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Hour 11. Working with Numbers > Task: Orbiting Planets

Task: Orbiting Planets

In the trigonometry example earlier this hour, you learned how to make a movie clip go around in a circle. Let's carry that concept even further by making a movie showing four planets orbiting the sun. In addition, the third planet will have a moon orbiting it.

1.
Create a new movie.

Make six movie clips from simple circles. Name them sun, mercury, venus, earth, mars, and moon. Give them the same instance names as their library names. You can make them different sizes, relative to each other. They should all be fairly small. See the example movie 11planets.fla to get the idea of their sizes.

3.
Position the sun movie clip in the center of the screen. All the planets will orbit around the center of this movie clip. The positions of the other movie clips don't matter because we will take control of their positions with ActionScript right away.

4.
Attach this script to the mercury movie clip:

onClipEvent(load) {
    speed = .4;
    radius = 40;
    orbit = 0;
}

onClipEvent(enterFrame) {
    orbit += speed;
    this._x = Math.cos(orbit) * radius + _root.sun._x;
    this._y = Math.sin(orbit) * radius + _root.sun._y;
}

The load event sets the speed of the planet and the distance it remains from the sun. The speed determines how much of the circumference of the circle the planet travels in each frame. A speed of 6.28 would mean that the planet would move completely around the sun in one frame. A speed of .4 would mean that it would take 15.7 frames (6.28/.4) to orbit the sun.

Every enterFrame, the orbital position is increased by speed, and the new position is calculated. Both x and y positions are adjusted by the location of the sun so that the planet's orbit is centered on the sun.

5.
Test the movie. All the movie clips except mercury should remain in place; mercury should quickly orbit the sun. If the orbit looks lopsided, you may have to edit the movie clips to make sure that the planets and sun graphics are centered in their own movie clips.

6.
Attach the same script to the venus, earth, and mars movie clips. However, use different numbers for the speed and radius variables. Each planet should get farther from the sun and should have a slower speed so that it takes longer to complete an orbit. In the movie 11planets.fla, the speeds of mercury, venus, earth, and mars are .4, .2, .1, and .05. Likewise, the radius for the orbit of each planet is set to 40, 90, 150, and 210.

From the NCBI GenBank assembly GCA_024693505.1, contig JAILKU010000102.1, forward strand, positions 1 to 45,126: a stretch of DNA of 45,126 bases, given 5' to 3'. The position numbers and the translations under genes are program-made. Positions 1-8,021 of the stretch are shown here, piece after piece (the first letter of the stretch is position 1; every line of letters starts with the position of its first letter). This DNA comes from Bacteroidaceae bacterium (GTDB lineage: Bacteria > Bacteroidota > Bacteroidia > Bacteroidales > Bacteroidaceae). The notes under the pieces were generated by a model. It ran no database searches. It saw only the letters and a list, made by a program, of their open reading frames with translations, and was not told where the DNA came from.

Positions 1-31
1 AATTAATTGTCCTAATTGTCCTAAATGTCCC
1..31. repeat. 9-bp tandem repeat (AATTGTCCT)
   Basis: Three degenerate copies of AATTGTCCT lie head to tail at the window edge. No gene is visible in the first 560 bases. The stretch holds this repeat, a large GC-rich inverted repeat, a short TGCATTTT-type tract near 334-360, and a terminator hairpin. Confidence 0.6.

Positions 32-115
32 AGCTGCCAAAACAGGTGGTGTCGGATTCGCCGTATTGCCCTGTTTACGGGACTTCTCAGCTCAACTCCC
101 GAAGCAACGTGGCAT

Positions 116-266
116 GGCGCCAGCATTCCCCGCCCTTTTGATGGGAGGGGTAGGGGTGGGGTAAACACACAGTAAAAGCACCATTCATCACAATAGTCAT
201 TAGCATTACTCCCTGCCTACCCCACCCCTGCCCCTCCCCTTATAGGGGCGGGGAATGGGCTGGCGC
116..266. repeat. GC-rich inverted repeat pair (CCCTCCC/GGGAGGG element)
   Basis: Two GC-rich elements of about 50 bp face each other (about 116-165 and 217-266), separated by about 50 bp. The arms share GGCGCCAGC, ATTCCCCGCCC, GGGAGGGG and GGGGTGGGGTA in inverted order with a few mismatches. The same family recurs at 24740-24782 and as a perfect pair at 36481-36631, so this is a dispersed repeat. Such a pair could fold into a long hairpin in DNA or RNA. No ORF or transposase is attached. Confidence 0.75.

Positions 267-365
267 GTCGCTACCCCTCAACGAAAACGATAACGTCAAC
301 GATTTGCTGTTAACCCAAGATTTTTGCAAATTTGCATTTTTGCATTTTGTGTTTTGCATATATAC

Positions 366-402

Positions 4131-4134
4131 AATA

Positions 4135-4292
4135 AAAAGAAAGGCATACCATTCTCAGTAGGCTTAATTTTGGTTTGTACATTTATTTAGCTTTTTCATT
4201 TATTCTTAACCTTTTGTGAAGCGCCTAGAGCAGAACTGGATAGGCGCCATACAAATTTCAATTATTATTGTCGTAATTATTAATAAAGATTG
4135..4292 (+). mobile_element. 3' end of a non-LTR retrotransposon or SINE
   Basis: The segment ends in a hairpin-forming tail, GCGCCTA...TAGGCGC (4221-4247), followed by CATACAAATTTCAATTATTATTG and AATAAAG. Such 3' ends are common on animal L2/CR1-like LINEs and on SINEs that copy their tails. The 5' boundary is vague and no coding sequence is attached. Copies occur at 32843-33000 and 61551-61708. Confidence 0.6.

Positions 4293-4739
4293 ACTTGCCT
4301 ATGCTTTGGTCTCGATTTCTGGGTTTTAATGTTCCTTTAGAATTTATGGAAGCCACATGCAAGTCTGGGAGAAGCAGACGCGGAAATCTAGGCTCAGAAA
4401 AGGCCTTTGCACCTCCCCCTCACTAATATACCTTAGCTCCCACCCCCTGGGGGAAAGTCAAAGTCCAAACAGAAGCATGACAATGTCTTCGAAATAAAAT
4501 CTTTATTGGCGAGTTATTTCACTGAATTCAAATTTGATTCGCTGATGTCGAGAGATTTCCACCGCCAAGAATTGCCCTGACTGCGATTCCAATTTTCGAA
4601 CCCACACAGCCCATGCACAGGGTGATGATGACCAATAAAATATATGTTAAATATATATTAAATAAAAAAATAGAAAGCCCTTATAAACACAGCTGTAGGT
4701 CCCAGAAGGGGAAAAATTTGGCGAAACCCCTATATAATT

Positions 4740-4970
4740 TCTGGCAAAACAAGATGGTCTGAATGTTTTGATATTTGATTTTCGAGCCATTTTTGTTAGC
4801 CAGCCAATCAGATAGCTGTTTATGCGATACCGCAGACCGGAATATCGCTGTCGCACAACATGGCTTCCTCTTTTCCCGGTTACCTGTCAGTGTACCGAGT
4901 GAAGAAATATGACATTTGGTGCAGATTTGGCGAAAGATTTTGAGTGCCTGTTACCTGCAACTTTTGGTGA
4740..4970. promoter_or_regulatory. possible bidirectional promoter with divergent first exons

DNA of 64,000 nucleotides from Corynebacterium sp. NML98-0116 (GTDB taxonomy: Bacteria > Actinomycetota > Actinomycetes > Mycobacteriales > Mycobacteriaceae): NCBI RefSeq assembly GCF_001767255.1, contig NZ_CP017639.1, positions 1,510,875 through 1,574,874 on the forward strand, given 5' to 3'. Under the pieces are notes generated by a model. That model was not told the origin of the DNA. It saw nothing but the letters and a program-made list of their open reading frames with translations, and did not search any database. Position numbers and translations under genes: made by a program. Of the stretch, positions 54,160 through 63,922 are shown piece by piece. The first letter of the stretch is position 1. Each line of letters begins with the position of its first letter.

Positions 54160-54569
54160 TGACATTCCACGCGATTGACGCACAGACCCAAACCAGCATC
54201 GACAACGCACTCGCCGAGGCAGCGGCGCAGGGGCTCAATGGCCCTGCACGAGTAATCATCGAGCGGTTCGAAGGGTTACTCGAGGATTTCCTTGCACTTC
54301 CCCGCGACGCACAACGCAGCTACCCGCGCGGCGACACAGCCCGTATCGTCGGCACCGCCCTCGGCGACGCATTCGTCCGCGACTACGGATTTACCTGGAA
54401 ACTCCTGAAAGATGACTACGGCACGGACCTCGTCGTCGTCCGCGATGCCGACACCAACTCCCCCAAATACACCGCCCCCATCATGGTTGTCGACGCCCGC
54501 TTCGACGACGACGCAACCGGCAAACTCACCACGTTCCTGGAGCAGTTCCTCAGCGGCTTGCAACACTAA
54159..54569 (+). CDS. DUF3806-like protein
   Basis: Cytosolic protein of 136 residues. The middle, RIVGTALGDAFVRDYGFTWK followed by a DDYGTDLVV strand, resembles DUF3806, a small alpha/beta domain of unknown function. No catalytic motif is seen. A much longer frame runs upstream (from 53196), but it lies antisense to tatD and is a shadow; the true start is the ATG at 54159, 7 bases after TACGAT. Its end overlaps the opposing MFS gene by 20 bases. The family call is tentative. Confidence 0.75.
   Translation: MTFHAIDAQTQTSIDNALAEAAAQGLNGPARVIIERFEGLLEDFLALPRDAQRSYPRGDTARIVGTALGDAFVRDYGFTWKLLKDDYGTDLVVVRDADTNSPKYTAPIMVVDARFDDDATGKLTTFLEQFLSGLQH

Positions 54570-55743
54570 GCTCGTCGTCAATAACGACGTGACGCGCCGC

7.
Test the movie again. All four planets should now orbit. The farther the planet is from the sun, the longer it should take for it to complete an orbit. The moon hasn't been programmed yet, so it will remain in place.

8.
Use this script for the moon. It has a fast speed and a small orbital radius. It also orbits the earth rather than the sun, so the enterFrame handler modifies the new location using the location of the earth rather than the sun.

onClipEvent(load) {
    speed = .5;
    radius = 15;
    orbit = 0;
}

onClipEvent(enterFrame) {
    orbit += speed;
    this._x = Math.cos(orbit) * radius + _root.earth._x;
    this._y = Math.sin(orbit) * radius + _root.earth._y;
}

9.
Test the movie again. It should all work now, with one exception. The moon orbits slightly off-center from the earth. Why? Well, the moon's location changes first because it is in front of the earth in the movie's layering. So the moon's position is set relative to the location of the earth, and then the earth moves slightly. We need to make the earth move first and then the moon. To do this, select the moon movie clip and choose Modify, Arrange, Send to Back.


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